Also, the last part of your missive confirms something of what I have said. I NEVER said Texas is "Southern" all the way as in, say, the sense of a Mississippi or Alabama (if those states are to be used as the "standard"). Show me where I said that? I have ALWAYS agreed Texas is Texas. What Texan doesn't? What I HAVE said (and how many hundreds of posts can I dig out to confirm it?), is that, when put into an American region, Texas is essentially a Southern state.

I don't even know -- and neither does anyone really agree -- on what makes a state "totally Southern" (as you put it). Would you call Virginia part of the South? Or Florida? Or Kentucky? Or Arkansas? If so, what characteristics do they have that make them "Southern"...but not Texas? I even know some people in the deep Deep South (some are distant kin! LOL) who do not even consider Louisiana a "true" Southern state...believe it or not.

You accuse me of "data-dumping"...but at least data -- some sort of empirical evidence -- is provided. On the other hand, you disagree...yet provide nothing of your own. Then you further state, that discourse/conversation is not possible with me and you. Heck, THL, given those restrictions you seem to impose, then what IS a conversation on the subject? Like I say, unfortunately, it all comes back to that your opinion on the matter should be treated as the gospel truth. Something like: My outlook on the matter is the alpha and omega because I am from East Texas and decided early on Texas is not Southern, and therefore anything to the contrary (whether history, speech, religion, etc, even the writings of early settlers) can show CLEARLY it is), then that is all there is to it. Anything else is "dicta".

I am sorry, THL. Again, I do not mean to be harsh or brusque nor condecedning (which I have no right to be in any case), but this aspect of our exchanges I am hopelessly at loggerheads with you.

Now then, REALLY, I am gone...before the car lot closes! See y'all later!
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Old 08-20-2011, 07:26 PM
 
Location: The western periphery of Terra Australis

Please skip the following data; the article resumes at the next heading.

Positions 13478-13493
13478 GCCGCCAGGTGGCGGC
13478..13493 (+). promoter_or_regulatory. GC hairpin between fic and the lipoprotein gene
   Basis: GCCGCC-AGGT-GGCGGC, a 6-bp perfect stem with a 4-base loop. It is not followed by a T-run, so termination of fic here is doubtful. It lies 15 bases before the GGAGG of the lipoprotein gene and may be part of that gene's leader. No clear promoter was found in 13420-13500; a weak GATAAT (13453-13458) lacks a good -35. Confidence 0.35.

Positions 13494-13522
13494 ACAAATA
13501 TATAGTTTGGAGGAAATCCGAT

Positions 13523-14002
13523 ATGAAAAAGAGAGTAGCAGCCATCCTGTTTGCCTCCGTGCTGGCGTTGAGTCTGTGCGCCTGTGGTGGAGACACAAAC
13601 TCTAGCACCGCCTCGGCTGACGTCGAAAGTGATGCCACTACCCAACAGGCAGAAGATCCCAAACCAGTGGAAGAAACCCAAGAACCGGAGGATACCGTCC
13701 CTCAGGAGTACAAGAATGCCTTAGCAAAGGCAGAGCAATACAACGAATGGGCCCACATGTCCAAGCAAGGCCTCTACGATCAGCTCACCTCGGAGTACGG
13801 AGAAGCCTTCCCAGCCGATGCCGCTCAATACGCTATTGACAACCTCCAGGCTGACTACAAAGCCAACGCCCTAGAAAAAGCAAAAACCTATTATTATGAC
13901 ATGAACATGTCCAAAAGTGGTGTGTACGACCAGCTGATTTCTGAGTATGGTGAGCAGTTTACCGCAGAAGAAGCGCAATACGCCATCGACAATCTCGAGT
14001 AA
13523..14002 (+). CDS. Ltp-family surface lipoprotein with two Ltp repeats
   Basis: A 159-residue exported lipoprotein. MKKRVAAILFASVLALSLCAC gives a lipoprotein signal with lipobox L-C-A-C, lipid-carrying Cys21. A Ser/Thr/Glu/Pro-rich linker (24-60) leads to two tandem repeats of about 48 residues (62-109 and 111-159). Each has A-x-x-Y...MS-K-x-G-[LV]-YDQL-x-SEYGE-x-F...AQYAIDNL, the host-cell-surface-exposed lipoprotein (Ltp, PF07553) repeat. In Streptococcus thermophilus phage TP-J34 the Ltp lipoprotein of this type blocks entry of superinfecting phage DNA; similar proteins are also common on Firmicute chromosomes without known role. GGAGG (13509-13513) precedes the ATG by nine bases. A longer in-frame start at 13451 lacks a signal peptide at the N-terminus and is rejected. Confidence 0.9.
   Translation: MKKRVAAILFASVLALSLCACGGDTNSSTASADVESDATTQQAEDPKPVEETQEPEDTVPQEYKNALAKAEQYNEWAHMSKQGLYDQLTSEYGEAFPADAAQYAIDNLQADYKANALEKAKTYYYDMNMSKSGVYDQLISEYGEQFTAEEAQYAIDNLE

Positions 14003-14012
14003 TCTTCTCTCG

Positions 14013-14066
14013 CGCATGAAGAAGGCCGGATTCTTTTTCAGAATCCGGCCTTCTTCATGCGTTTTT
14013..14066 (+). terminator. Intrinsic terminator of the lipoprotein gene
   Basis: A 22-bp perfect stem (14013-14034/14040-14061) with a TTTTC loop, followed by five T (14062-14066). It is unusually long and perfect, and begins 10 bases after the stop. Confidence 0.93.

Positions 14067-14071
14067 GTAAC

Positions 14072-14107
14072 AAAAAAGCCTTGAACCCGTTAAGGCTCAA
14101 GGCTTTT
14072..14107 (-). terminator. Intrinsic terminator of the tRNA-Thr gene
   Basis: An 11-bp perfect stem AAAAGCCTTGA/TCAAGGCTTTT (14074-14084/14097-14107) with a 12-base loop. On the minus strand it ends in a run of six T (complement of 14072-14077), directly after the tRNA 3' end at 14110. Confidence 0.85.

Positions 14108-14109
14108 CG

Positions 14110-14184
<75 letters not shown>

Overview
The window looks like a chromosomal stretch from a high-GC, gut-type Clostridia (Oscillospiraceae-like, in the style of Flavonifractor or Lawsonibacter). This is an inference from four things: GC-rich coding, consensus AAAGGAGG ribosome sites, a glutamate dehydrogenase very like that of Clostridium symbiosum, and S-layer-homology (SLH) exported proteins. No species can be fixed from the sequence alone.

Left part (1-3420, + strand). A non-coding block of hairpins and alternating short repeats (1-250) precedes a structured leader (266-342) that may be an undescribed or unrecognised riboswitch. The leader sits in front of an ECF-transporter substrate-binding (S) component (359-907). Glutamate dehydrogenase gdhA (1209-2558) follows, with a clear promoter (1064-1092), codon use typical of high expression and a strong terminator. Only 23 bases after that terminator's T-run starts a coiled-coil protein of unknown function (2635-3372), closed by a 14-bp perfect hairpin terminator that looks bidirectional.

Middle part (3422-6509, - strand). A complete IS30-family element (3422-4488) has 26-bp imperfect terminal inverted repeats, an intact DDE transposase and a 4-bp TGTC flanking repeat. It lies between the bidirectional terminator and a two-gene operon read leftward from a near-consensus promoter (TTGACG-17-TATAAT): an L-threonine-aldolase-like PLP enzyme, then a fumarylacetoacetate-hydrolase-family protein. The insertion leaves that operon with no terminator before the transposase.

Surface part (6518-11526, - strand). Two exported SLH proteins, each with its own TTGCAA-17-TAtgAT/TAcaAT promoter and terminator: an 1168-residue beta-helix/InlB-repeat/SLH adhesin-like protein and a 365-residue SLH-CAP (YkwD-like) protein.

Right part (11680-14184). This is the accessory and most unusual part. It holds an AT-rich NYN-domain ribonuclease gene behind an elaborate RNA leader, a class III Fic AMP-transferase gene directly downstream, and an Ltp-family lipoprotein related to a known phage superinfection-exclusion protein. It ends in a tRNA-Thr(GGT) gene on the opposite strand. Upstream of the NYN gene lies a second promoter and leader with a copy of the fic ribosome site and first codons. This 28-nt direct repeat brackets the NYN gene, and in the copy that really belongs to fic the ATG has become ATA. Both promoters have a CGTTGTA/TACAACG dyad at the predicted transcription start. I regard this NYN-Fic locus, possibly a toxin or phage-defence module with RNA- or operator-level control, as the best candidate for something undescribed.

24,691 posts, read 19,680,978 times
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From an outsider's point of view I couldn't distinguish most of Texas from the rest of the South. The accents are there, the southern culture is there.etc, it's just a different type of Southern from Louisiana or South Carolina, obviously, just as Tennessee is different from the Gulf. I think the term 'Southern' is so general these days it could be applied to anythinig and anywhere anyway: if Oklahoma and Kentucky are southern than I'd say at least half of Texas east of Abilene is definitely southern, while you could extend it to Lubbock or Midland.

The Texas type of southern reminds me more of the Appalachian/Upland type of southern in terms of accent and culture, although Eastern Texas is almost an extension of the Old South/Deep South.
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Old 08-20-2011, 08:11 PM
 
Location: Greenville, Delaware
4,644 posts, read 6,434,139 times
Reputation: 2365
I think Trimac20 has this correctly sussed for most of the state (possbily not for West TX). I strongly sympathise with TexasHorseLady, yet I conclude that my own prejudices toward having TX part of the SW rather than the South are based more on wishful thinking than reality. There certainly are signficant Southwestern aspects to parts of the state and here I would cite Austin,where I lived for the last 19 years before I left Texas. However, what I wish and what is reality aren't the same!
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Old 01-19-2012, 05:00 PM
 
Location: TX
8 posts, read 11,899 times
Reputation: 10
if u want to hear the real deal, tommy lee jones in no country for old men speaks with our natural w. tx brogue, of course he's one of us anyway..nary a mannerism out of place.

he got it at the gettin' place
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Old 01-20-2012, 12:31 AM
 
Location: Back in the PNW where I belong! See ya SoCal
1,336 posts, read 1,224,029 times
Reputation: 992
I can't ever recall anyone having a Texas accent in El Paso. The furthest west I've regularly heard the Texas accent I'd say is Junction. (I can't say anything about the pan-handle, as I've only been there once).
On another note, I tend to notice the accent is less strong in bigger cities more than anything. About half the people I knew that lived in Houston didn't sound too different from someone that lives on the West Coast (however, I tend to say the same thing about my mother, who grew up on the Texas-Louisiana border, but that's only because I'm so used to her accent that it doesn't stick out to me).

As well, Texas could easily be divided into several states. West Texas has more in common with the Southwest while East Texas is more like the Deep South.